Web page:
Joe Haldeman became an overnight sensation in the early '70s when his novel Forever War was published to international acclaim, winning both a Hugo and a Nebula Award for Best Novel. Now his follow-up, Forever Peace , has achieved the same grand distinction, taking home Best Novel accolades at the recent Nebula banquet. Forever Peace , which won the Hugo Award for Best Novel last summer, tells the riveting story of Julian Class, a soldier fighting in the Ngumi War in the year 2043. Here, Haldeman paints a poignant, deeply affecting portrait of the horrors and chaos of battle.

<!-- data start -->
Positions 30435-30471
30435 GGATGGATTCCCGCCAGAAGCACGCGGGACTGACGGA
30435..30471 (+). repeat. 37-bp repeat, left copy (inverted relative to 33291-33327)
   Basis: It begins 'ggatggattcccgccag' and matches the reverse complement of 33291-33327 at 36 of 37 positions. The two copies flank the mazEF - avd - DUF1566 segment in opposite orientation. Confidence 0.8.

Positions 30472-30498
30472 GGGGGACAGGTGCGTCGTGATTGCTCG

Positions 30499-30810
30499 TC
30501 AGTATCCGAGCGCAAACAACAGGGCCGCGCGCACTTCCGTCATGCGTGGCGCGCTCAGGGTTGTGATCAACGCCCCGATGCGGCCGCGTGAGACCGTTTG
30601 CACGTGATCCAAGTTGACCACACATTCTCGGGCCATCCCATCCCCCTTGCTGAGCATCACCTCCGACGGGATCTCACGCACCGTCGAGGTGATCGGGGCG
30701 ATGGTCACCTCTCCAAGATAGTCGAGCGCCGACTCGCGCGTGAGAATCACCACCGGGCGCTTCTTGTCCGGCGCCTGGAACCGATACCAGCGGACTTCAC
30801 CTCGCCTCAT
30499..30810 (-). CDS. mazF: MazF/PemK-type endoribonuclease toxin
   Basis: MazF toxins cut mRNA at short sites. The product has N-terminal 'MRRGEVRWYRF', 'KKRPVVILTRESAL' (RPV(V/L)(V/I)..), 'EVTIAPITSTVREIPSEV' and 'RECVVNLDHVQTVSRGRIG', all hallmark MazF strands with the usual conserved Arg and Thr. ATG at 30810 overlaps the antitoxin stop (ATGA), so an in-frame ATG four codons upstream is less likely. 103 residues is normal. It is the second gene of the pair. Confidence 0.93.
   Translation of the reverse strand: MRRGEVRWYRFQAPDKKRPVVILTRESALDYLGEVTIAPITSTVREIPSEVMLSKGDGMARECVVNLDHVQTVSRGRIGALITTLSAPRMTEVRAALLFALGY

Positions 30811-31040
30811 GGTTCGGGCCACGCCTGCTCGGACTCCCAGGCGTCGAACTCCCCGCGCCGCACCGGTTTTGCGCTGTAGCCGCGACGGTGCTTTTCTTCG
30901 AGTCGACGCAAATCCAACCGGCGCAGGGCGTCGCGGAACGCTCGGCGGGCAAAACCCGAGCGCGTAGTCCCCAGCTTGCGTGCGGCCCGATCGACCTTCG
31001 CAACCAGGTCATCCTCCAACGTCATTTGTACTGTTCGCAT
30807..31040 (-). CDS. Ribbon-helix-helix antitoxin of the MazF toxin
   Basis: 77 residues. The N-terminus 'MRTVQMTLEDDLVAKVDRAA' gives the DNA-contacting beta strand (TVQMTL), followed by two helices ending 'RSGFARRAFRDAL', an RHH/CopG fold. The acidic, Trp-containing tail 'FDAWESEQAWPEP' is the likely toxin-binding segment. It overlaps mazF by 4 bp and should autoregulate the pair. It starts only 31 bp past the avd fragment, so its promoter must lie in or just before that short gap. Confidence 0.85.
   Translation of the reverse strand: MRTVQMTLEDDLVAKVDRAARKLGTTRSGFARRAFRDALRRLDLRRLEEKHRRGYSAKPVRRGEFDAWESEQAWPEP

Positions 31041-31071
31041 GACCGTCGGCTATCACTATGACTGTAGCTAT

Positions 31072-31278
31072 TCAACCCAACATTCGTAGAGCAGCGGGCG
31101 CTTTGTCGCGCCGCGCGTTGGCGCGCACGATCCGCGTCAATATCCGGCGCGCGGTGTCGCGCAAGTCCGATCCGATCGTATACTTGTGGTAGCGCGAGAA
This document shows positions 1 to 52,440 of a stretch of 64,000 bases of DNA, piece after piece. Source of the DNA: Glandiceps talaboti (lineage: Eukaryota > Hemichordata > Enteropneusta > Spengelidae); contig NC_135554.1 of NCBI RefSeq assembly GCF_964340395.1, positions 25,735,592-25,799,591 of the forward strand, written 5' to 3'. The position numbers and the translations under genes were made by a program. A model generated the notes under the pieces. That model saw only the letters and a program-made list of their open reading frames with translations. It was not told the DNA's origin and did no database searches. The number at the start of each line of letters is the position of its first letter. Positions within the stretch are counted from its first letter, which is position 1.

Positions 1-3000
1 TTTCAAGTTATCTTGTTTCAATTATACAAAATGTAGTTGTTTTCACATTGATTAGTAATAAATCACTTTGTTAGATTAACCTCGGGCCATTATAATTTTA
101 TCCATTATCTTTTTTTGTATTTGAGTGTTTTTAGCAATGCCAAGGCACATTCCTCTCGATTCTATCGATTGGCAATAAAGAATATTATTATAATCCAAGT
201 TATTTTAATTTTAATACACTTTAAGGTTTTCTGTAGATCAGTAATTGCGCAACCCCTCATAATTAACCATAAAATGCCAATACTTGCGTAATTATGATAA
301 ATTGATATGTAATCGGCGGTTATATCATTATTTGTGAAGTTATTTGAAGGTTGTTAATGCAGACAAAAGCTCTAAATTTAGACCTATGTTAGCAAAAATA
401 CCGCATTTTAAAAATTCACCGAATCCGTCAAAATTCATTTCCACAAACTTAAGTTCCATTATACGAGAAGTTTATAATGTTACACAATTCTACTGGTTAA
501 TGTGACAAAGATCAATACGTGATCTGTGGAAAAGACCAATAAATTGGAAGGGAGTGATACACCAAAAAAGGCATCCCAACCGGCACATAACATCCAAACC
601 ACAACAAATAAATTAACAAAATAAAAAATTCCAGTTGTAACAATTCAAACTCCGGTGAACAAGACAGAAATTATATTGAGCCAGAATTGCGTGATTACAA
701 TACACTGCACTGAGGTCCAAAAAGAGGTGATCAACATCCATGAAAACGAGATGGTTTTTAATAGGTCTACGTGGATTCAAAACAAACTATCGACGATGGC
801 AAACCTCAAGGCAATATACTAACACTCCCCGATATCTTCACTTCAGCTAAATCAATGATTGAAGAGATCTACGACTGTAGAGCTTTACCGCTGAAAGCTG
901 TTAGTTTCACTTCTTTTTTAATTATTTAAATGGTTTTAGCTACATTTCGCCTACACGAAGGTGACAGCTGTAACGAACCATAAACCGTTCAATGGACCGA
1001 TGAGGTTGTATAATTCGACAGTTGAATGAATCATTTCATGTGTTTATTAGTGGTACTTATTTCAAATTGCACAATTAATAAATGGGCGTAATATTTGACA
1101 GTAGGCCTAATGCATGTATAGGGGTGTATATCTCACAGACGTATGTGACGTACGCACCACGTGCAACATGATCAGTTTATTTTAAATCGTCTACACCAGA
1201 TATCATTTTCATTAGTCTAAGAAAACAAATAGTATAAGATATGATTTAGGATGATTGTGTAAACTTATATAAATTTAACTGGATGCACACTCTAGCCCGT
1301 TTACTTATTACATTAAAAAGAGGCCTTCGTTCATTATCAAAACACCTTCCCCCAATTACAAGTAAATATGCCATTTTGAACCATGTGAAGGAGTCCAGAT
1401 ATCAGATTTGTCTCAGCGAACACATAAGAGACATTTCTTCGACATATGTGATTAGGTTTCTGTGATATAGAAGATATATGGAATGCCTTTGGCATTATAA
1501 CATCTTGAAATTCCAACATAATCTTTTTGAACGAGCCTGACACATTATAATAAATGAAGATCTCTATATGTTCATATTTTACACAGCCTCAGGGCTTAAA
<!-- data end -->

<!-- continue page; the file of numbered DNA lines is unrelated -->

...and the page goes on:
It isn't the sequel to The Forever War (1975) that it was rumored to be -- except, perhaps, on a thematic level -- but Haldeman's latest novel holds its own with that SF classic. In the year 2043, an American-led Alliance has been at war with Ngumi, a third-world confederation, for eight years, due largely to the Alliance's refusal to share new technology. Aside from a few thermonuclear strikes, most of the fighting, at least on the Alliance's side, has been carried out by "soldierboys," killing machines run under remote control by brain-jacked "mechanics," many of them draftees like physicist Julian Class. Meanwhile, in orbit around Jupiter, humanity's most ambitious scientific experiment ever, the Jupiter Project, is coming to fruition. But Julian's lover and former adviser, Amelia Harding, discovers that potentially the Project could destroy not just our solar system but the entire universe, in a reprise of the Big Bang. When Amelia and Julian try to stop the Project, their way is blocked by the Hammer of God, an influential Christian cult dedicated to bringing about the Endtime. As always, Haldeman, a Vietnam vet, writes with intelligence and power about the horrors of war, and about humanity's seeming inability to overcome its violent tendencies. Julian Class, like so many of Haldeman's protagonists, is an essentially good man who, forced by the military to become a killer, has been driven nearly to suicide by guilt. His story packs an enormous emotional punch, and this novel should be a strong awards contender. Author appearances. (Oct.)